Because autonomy-supportive and controlling behaviors can co-occur in different doses, it becomes interesting to explore their effects and their co-variation as a function of the timing and taught content of the lesson. As an example of this person-centered approach, Matosic and Cox (2014) recently showed that athletes of coaches who were perceived to be predominantly autonomy-supportive displayed higher levels of need satisfaction and more adaptive motivational outcomes, when compared to athletes of coaches who were perceived to be mainly controlling. Interestingly, the results also revealed that moderate levels of perceived coach control were not necessary bad, at least when combined with high perceived autonomy support. The authors primarily included positive student outcomes in their study. Yet, given the discussed dark pathway associated with a controlling approach, it is crucial to also include maladaptive motivational outcomes (e.g., need frustration, resentment, oppositional defiance) to investigate whether such outcomes would especially become more salient if social agents such as teachers are perceived to be controlling. Moreover, given that the association between observed and student perceived autonomy-supportive and controlling behaviors is far from perfect and previous research has shown that teachers do not always report accurately about the way they teach (Mosston & Ashworth, 2002), the simultaneous use of both observations and self-reports allows to examine whether both yield an independent contribution in the prediction of outcomes.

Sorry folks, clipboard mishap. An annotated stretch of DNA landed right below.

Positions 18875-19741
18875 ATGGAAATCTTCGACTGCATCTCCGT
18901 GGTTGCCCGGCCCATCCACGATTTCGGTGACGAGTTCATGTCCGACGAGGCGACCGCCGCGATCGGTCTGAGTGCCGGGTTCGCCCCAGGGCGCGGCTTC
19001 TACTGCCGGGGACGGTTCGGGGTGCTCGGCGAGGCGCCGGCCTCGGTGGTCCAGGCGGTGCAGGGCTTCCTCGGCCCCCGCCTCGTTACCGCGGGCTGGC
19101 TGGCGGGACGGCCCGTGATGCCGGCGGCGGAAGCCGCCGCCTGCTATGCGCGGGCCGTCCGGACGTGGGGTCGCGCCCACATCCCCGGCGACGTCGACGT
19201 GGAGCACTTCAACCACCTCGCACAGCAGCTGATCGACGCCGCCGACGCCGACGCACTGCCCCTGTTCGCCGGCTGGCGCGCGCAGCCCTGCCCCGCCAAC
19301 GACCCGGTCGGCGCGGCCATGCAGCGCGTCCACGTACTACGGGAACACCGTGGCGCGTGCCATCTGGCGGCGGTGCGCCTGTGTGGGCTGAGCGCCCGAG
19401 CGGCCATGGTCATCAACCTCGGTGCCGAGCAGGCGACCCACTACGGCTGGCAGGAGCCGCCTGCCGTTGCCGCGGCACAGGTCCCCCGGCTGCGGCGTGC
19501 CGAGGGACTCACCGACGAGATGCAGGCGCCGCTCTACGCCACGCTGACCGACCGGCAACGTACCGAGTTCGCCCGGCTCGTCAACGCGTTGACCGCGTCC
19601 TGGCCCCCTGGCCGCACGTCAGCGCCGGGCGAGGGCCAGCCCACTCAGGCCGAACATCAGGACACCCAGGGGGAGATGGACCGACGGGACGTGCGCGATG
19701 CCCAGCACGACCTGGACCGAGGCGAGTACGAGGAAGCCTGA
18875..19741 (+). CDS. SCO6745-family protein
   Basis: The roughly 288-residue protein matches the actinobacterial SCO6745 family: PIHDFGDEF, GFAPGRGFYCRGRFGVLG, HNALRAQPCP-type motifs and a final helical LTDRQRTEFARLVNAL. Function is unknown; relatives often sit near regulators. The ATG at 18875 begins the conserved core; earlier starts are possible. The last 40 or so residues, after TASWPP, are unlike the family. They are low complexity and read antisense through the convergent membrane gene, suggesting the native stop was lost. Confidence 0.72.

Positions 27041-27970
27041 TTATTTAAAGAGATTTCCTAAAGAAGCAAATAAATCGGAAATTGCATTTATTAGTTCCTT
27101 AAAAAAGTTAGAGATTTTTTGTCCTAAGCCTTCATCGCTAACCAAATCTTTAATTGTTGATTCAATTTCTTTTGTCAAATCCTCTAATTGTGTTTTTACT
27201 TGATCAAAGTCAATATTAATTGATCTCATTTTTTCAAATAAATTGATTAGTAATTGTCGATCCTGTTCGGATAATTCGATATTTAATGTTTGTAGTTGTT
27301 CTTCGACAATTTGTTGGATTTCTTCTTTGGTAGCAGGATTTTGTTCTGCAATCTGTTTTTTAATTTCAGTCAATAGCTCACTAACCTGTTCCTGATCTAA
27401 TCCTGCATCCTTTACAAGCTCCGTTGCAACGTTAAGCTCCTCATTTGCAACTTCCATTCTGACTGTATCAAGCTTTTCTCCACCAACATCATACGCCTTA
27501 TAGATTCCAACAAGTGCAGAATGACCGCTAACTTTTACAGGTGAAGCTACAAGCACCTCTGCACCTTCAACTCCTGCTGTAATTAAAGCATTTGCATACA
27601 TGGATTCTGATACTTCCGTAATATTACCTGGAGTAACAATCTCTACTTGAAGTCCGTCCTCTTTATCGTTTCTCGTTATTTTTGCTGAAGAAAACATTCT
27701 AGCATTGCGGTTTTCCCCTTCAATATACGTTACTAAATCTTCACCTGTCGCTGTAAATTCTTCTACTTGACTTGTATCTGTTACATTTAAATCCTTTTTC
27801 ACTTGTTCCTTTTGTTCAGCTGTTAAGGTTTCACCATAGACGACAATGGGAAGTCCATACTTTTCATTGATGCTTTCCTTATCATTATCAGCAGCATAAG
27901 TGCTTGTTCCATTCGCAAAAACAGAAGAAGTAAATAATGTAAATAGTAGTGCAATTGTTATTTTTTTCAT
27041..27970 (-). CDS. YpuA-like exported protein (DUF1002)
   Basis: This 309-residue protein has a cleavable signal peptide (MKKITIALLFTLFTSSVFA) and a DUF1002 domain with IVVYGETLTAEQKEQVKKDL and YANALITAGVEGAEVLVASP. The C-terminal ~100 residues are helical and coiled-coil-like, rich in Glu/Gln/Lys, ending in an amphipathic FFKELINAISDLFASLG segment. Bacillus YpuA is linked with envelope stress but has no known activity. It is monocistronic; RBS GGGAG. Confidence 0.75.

Bartholomew, K. J., Ntoumanis, N., Ryan, R. M., & Thøgersen-Ntoumani, C. (2011b). Psychological need thwarting in the sport context: assessing the darker side of athletic experience. Journal of Sport & Exercise Psychology, 33(1), 75-102. Deci, E. L., & Ryan, R. M. (2000). The "what" and "why" of goal pursuits: Human needs and the self-determination of behavior. Psychological Inquiry, 11(4), 227-268. doi: 10.1207/s15327965pli1104_01 Deci, E. L., & Ryan, R. M. (2002). Handbook of self-determination research. Rochester, New York: The University of Rochester Press. Haerens, L., Aelterman, N., Vansteenkiste, M., Soenens, B., & Van Petegem, S. (2015). Do perceived autonomy-supportive and controlling teaching relate to physical education students' motivational experiences through unique pathways? Distinguishing between the bright and dark side of motivation. Psychology of Sport and Exercise, 16, 26-36. doi: http://dx.doi.org/10.1016/j.psychsport.2014.08.013 Matosic, D., & Cox, A. E. (2014). Athletes' motivation regulations and need satisfaction across combinations of perceived coaching behaviors. Journal of Applied Sport Psychology, 26(3), 302-317. doi: 10.1080/10413200.2013.879963 Mosston, M., & Ashworth, S. (2002). Teaching physical education (5 ed.). San Fransisco: Benjamin Cummings. Vansteenkiste, M., Niemiec, C., & Soenens, B. (2010). The development of the five mini-theories of self-determination theory: An historical overview, emerging trends, and future directions. In T. C. Urdan & S. A. Karabenick (Eds.), Advances in Motivation and Achievement, Vol. 16: The decade ahead (pp. 105-166): UK: Emerald Publishing.Vansteenkiste, M., & Ryan, R. M. (2013). On psychological growth and vulnerability: Basic psychological need satisfaction and need frustration as a unifying principle. Journal of Psychotherapy Integration, 23, 263-280. doi: 10.1037/a0032359